The teaching of anatomy at European medical schools had become standard practice by the middle of the sixteenth century. Instruction included the dissection of a human corpse. Initially, bodies at hand were those of (male) criminals or heretics.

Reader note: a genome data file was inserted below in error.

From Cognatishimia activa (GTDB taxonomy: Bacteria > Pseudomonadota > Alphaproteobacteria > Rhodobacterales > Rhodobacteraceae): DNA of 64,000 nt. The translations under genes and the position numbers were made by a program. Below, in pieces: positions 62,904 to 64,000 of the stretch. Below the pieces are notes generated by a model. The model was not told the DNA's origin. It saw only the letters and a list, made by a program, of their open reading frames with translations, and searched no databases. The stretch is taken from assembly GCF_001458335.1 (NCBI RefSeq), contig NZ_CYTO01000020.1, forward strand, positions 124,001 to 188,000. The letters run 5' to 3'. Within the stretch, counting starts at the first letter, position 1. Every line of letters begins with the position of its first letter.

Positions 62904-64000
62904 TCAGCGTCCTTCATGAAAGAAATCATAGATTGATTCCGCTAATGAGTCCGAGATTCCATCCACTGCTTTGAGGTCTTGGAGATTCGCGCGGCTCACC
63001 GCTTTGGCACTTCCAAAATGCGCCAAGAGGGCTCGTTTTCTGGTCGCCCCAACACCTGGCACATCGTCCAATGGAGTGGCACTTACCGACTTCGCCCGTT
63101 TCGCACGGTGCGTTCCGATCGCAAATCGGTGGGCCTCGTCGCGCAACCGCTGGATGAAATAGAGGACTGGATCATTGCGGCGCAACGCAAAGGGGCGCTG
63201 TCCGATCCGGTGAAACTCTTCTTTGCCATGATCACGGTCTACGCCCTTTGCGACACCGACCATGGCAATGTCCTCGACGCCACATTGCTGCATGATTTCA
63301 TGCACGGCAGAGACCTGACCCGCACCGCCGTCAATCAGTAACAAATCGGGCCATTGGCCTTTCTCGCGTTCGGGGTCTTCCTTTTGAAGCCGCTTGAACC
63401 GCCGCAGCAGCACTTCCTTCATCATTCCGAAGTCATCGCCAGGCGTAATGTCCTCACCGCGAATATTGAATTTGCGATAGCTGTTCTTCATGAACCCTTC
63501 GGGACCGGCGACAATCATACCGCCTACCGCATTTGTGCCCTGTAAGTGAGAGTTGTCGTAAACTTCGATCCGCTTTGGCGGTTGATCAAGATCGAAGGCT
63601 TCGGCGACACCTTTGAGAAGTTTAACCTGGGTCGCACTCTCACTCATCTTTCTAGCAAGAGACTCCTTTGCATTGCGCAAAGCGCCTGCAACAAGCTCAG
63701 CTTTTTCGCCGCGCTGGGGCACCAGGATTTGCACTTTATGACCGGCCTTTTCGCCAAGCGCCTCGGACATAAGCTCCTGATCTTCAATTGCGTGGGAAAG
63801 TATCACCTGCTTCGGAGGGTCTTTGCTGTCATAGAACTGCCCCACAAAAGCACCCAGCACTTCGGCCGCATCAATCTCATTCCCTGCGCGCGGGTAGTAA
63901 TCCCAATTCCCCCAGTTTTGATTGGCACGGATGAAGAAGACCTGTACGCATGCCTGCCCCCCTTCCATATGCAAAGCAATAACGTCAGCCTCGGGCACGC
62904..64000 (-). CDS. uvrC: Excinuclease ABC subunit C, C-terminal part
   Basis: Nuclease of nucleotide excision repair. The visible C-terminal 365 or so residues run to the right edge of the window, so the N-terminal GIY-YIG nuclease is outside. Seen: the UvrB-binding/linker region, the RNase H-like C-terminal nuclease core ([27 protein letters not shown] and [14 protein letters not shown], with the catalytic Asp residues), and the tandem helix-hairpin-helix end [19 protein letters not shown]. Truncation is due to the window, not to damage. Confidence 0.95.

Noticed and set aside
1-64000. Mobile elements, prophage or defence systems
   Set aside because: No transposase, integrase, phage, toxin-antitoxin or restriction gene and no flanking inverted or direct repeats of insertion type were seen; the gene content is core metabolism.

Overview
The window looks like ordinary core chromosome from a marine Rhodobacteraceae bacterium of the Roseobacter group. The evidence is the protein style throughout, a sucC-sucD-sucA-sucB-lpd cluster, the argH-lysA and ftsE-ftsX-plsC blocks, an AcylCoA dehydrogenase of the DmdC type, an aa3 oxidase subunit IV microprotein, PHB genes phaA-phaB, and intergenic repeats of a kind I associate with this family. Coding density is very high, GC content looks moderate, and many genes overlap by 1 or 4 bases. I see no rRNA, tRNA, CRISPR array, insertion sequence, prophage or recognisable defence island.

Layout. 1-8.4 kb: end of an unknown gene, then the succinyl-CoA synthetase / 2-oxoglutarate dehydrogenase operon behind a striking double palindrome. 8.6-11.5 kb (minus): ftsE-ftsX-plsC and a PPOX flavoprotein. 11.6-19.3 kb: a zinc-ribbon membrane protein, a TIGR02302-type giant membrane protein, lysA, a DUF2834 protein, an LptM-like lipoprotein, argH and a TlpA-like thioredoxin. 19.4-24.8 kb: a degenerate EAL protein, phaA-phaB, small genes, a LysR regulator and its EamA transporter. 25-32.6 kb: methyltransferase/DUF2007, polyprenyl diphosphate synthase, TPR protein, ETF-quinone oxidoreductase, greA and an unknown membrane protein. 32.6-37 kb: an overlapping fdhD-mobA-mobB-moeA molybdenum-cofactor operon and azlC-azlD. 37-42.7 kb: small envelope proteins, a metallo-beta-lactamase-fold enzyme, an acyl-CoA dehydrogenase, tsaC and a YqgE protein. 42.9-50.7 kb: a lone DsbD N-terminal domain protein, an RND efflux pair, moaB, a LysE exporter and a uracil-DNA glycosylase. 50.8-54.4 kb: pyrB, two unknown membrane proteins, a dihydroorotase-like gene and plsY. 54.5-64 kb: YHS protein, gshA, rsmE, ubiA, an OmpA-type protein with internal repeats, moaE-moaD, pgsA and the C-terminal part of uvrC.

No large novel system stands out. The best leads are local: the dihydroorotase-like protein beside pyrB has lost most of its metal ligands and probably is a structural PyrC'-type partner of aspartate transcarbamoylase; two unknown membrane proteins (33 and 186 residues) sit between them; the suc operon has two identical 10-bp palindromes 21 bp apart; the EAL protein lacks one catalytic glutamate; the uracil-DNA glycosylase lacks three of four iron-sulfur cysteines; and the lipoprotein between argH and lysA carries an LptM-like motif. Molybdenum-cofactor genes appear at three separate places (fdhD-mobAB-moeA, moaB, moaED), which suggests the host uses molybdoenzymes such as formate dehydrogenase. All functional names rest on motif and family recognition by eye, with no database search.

The occasional dissection of a woman, it being a public event, attracted large numbers of spectators by the prospect of the exposure of female organs. A dissection at the time was both education and spectacle. It was attended by professionals, painters, and the curious alike. The cutting up of a body was a celebration of scientific progress. [Read more…] about Body Snatching at New Rochelle: Cobbett & Paine